Rise of agri-tech platforms: With farmers finding it difficult to source inputs locally, an opportunity arose for companies dealing in agri-inputs. The agri-tech startups capitalized on the opportunity offered by the pandemic and created a community to build platforms for farmers to put their crops, tractors, and cattle for sale.
As per Bain & Co, the agri-tech sector in India is expected to grow to a $30-35 billion market by 2025. The only bottleneck was the slow-paced tech adoption, which was – to an extent – resolved by the pandemic, as it gave the agri-tech startups a chance to emerge and garner investors’ attention.
The cold chain industry which plays a critical role in the food supply chain, often notoriously known for being limited and underdeveloped, also incurred effects of COVID-19. The criticality of the cold chain was strongly realized during the pandemic when vaccines were to be delivered and businesses were forced to revise their business models and switch to home delivery solutions.
Highlighting that the cold supply chain received appropriate attention after e-grocery, both of them pushed by the pandemic, Mr Mohanta said, “The fruits & vegetables need to be looked at in a different perspective as these are commercial operations; have a bulk mass and individual commodity having different storage parameters. The cold chain can improve the shelf- life of items like apples, grapes, kiwi, etc. But it is not recommended for all the items all the time, as it adds cost to the product. The studies conducted by CIPHET, Ludhiana on post-harvest losses in F&V are as high as 18%. With appreciation, understanding & creation of infrastructure, this is expected to improve.”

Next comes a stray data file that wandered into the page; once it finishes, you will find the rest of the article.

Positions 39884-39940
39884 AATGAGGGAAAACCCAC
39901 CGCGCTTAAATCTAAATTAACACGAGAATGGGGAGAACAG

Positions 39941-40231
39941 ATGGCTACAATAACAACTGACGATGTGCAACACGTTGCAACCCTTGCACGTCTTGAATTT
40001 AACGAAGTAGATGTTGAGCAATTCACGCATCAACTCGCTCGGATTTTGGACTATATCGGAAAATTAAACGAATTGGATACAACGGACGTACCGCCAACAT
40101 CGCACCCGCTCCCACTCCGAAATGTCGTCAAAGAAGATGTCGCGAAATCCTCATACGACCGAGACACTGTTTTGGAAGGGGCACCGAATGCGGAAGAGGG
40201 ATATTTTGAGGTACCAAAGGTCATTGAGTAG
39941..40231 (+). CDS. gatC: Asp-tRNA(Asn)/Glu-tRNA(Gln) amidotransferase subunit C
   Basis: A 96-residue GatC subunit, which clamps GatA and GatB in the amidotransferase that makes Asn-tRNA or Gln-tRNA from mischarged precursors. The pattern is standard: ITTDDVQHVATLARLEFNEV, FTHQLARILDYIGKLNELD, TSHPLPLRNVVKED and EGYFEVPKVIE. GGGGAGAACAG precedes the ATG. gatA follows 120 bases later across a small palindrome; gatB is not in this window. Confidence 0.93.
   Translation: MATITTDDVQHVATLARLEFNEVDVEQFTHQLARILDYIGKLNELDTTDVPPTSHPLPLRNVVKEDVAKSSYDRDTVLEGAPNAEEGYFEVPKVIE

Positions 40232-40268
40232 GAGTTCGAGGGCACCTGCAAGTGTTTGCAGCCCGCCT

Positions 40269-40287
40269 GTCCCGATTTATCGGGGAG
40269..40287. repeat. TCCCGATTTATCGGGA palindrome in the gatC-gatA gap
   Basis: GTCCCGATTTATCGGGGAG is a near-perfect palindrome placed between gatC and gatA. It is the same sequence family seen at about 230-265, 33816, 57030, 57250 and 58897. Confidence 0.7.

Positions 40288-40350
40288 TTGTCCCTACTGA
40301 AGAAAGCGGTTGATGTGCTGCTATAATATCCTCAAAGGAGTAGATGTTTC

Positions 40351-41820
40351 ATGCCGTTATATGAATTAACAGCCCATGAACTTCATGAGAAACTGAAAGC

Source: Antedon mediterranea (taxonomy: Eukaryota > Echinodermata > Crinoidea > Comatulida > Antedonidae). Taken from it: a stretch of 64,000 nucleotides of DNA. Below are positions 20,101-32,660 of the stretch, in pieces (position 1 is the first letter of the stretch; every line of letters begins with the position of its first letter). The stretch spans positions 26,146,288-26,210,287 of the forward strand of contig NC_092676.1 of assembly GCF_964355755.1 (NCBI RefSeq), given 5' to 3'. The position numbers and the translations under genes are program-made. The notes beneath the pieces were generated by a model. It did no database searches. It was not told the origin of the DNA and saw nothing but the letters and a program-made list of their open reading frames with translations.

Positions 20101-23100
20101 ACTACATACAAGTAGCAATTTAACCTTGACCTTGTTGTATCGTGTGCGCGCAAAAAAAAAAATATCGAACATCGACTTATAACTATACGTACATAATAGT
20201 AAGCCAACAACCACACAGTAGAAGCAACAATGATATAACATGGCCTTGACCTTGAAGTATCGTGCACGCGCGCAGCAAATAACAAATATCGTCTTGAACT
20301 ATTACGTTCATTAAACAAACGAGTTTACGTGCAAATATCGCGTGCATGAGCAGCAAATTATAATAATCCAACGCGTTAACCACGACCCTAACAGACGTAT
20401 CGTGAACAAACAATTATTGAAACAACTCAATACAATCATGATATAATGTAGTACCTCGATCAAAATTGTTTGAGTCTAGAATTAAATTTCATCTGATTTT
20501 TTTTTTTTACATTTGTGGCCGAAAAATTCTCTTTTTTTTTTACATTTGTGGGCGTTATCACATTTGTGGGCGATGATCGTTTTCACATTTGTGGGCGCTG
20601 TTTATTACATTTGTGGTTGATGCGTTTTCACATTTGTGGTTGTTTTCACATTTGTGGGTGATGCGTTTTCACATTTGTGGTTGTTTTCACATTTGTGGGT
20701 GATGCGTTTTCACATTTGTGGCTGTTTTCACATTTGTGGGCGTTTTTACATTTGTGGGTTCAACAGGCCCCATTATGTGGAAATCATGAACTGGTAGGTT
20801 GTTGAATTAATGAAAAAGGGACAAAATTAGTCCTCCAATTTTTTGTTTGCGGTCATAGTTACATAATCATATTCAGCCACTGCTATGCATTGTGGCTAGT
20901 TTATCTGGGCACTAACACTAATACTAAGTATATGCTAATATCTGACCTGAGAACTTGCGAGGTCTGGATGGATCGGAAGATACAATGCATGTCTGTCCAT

Understanding the need as well as the potential of the segment, support and investments from the Government of India are being factored towards the cold chain segment. The Government of India has launched several schemes to support the development of the cold chain. The Pradhan Mantri Kisan Sampada Yojana (PMKSY) launched by the center aims to create modern infrastructure with efficient supply chain management starting from farm gate to retail outlet. The key purpose of PMKSY is not only to provide a big boost to the growth of the food processing sector in the country but also aim to provide better returns to the farmers.
“The Government is supporting the creation of infrastructure facility along the entire supply chain viz. pre-cooling, weighing, sorting, grading, waxing facilities at farm level, multi-product/ multi-temperature cold storage, CA storage, packing facility, IQF, blast freezing in the distribution hub and reefer vans, mobile cooling units for facilitating distribution of horticulture, organic produce, marine, dairy, meat, and poultry, etc. The scheme allows flexibility in project planning with special emphasis on the creation of cold chain infrastructure at farm level,” added Mr Mohanta.
In addition to this, the Government of India has also set up National Centre for Cold Chain Development (NCCD), which helps in establishing building standards through international bench-marking and promotes research and development activity in the cold chain sector.
“With digitization, customers are receiving their food products through pick up or delivery. This creates an urgency to ensure products are delivered and/or stored appropriately. The entire food supply chain vertical was seen to be directed by digitization and big data. Data analytics platforms are enabling supply chain professionals to gain up-to-date visibility into market insights, thereby better-adjusting sales and warehouse operations planning, said SPS Chauhan, Director-Asia & Middle East in Bastian Solutions
Alexandre Amine Soufiani, Managing Director, FM Logistic India, speaking on the same, says, “Today, more and more companies are embracing technology to gain an edge in this highly competitive environment. FMCG players are making a shift towards complete automation, intending to bring the entire chain from procurement to distribution on the same platform. Many have introduced new route optimization systems which geo-tags the routes taken by their salesmen. This helps them to increase their direct distribution reach with the same number of salesmen.”
This is an abridged version of the original article that was published in the December edition of the Logistics Insider magazine. To read the complete article, click here.